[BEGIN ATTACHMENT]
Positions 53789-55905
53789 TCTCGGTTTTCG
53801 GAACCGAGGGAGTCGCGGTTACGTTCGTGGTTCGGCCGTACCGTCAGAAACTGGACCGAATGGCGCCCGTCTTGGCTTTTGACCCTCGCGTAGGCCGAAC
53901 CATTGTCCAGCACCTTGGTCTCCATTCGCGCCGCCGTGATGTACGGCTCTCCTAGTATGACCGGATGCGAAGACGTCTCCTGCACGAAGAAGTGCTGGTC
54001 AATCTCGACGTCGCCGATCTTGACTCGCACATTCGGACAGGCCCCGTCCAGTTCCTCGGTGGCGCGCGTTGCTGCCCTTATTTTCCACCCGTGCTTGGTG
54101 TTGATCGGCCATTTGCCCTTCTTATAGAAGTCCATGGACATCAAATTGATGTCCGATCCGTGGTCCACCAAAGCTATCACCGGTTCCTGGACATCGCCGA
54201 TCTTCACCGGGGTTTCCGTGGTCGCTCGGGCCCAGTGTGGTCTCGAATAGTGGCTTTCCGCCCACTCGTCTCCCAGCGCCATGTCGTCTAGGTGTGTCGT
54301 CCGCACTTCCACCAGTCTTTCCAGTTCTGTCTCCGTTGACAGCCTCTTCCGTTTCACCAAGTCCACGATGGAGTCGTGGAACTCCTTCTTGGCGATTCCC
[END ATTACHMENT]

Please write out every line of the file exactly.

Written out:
Positions 53789-55905
53789 TCTCGGTTTTCG
53801 GAACCGAGGGAGTCGCGGTTACGTTCGTGGTTCGGCCGTACCGTCAGAAACTGGACCGAATGGCGCCCGTCTTGGCTTTTGACCCTCGCGTAGGCCGAAC
53901 CATTGTCCAGCACCTTGGTCTCCATTCGCGCCGCCGTGATGTACGGCTCTCCTAGTATGACCGGATGCGAAGACGTCTCCTGCACGAAGAAGTGCTGGTC
54001 AATCTCGACGTCGCCGATCTTGACTCGCACATTCGGACAGGCCCCGTCCAGTTCCTCGGTGGCGCGCGTTGCTGCCCTTATTTTCCACCCGTGCTTGGTG
54101 TTGATCGGCCATTTGCCCTTCTTATAGAAGTCCATGGACATCAAATTGATGTCCGATCCGTGGTCCACCAAAGCTATCACCGGTTCCTGGACATCGCCGA
54201 TCTTCACCGGGGTTTCCGTGGTCGCTCGGGCCCAGTGTGGTCTCGAATAGTGGCTTTCCGCCCACTCGTCTCCCAGCGCCATGTCGTCTAGGTGTGTCGT
54301 CCGCACTTCCACCAGTCTTTCCAGTTCTGTCTCCGTTGACAGCCTCTTCCGTTTCACCAAGTCCACGATGGAGTCGTGGAACTCCTTCTTGGCGATTCCC